12 comments :

  1. So that's where all the corgis went ... great post!

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  2. Thanks, Fiona. In fact, a few million people do believe that Queen Elizabeth II is a lizard - and probably eats her corgis too. See David Icke's extraordinary website where he makes such claims:
    http://www.davidicke.com/

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  3. I was thinking about this when I woke up this morning. You have to ask your reader to suspend disbelief, but not strain credulity. Once the reader has accepted the premise, the logic must track. If a rule of your world is true, then you must explore what would naturally follow.

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  4. I'm probably picking nits here ... because, I think, in essence, we may be saying the same thing ... but, the reason readers 'swallow the big lie' is because they fall in love with characters, not plots. That said, QEII as a lizard ... hmmmmm.

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  5. This whole bit about the Queen and the corgis is too funny. Thanks for this, John.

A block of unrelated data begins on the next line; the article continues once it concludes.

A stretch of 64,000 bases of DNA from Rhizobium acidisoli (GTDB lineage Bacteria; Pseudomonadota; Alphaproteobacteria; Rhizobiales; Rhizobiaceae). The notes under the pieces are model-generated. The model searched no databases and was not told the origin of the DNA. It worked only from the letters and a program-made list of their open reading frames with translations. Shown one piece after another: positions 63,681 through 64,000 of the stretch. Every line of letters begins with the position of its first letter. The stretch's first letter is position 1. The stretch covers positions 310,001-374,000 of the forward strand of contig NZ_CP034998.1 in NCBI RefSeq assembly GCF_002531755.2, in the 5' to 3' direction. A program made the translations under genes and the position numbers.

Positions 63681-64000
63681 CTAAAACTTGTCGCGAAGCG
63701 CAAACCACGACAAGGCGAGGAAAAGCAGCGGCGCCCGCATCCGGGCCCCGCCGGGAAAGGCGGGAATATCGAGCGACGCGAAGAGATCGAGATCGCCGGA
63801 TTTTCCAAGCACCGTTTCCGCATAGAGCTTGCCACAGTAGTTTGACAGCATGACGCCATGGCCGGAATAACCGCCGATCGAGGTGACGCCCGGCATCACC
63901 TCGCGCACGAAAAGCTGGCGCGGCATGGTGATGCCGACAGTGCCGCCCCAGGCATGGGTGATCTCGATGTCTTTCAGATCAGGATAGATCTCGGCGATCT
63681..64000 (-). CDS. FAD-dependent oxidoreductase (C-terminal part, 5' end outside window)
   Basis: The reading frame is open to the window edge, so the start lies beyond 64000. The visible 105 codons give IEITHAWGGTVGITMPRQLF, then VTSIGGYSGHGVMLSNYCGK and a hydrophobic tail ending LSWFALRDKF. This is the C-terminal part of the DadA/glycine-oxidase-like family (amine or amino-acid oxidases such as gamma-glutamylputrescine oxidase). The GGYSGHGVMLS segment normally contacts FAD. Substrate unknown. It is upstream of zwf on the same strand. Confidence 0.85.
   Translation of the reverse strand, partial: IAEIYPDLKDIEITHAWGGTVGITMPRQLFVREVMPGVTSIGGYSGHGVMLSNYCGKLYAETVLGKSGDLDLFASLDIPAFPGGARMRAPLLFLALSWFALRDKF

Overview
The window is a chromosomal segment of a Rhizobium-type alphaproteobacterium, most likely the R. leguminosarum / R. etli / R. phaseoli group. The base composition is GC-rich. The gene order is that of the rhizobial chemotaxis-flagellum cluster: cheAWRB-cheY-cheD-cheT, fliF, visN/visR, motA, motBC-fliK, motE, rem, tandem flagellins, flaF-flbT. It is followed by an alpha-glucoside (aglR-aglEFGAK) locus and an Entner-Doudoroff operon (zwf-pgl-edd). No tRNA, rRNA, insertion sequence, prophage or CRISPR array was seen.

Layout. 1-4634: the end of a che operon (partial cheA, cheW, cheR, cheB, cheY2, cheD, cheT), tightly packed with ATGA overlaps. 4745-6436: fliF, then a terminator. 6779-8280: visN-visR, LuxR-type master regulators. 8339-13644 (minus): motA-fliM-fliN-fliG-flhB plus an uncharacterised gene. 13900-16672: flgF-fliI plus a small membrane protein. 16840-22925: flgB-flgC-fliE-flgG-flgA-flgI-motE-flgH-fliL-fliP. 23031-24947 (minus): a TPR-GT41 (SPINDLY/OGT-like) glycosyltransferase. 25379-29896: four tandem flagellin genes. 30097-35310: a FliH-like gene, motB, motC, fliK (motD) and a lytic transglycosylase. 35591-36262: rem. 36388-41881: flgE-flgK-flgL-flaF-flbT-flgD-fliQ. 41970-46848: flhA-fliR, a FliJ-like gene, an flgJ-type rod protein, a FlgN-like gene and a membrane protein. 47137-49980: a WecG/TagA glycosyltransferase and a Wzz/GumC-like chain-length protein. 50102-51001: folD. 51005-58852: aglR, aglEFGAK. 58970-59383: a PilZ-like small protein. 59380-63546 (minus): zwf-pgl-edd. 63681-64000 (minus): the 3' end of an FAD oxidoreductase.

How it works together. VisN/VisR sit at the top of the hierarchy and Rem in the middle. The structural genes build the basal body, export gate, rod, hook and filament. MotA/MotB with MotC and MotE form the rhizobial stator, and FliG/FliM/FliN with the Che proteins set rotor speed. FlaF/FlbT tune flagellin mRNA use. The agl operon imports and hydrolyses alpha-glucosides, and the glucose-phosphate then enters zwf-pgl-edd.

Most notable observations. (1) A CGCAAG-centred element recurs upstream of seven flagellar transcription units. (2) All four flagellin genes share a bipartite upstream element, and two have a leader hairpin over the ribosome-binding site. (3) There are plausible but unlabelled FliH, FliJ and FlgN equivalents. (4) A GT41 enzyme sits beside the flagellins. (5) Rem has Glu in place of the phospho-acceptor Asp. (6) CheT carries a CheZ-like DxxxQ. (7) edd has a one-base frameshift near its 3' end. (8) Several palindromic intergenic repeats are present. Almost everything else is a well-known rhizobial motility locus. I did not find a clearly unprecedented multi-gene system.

I am shocked, totally shocked, that Christopher made a serious point. LOL But I do agree that characters we can love do help us accept plot elements that stretch credibility. I think that goes hand-in-hand with what John said. If we have the plausibility covered both ways, we win.

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  6. When I read fantasy or sci-fi, I accept the world there. I've never seen it, visited it, read about it before. But I accept the parameters the author has created, and let myself get lost in the book and world.

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  7. Great tips, John! To support Christopher's and Maryann's beloved characters in their outlandish circumstances, I like the technique of expressing the reader's disbelief through the other characters. Before my novel's opening page my character survives a 14-story fall. But enough people question this—including the orthopedist who studies her x-rays—that the reader feels justified in accepting that this happened by fluke or miracle.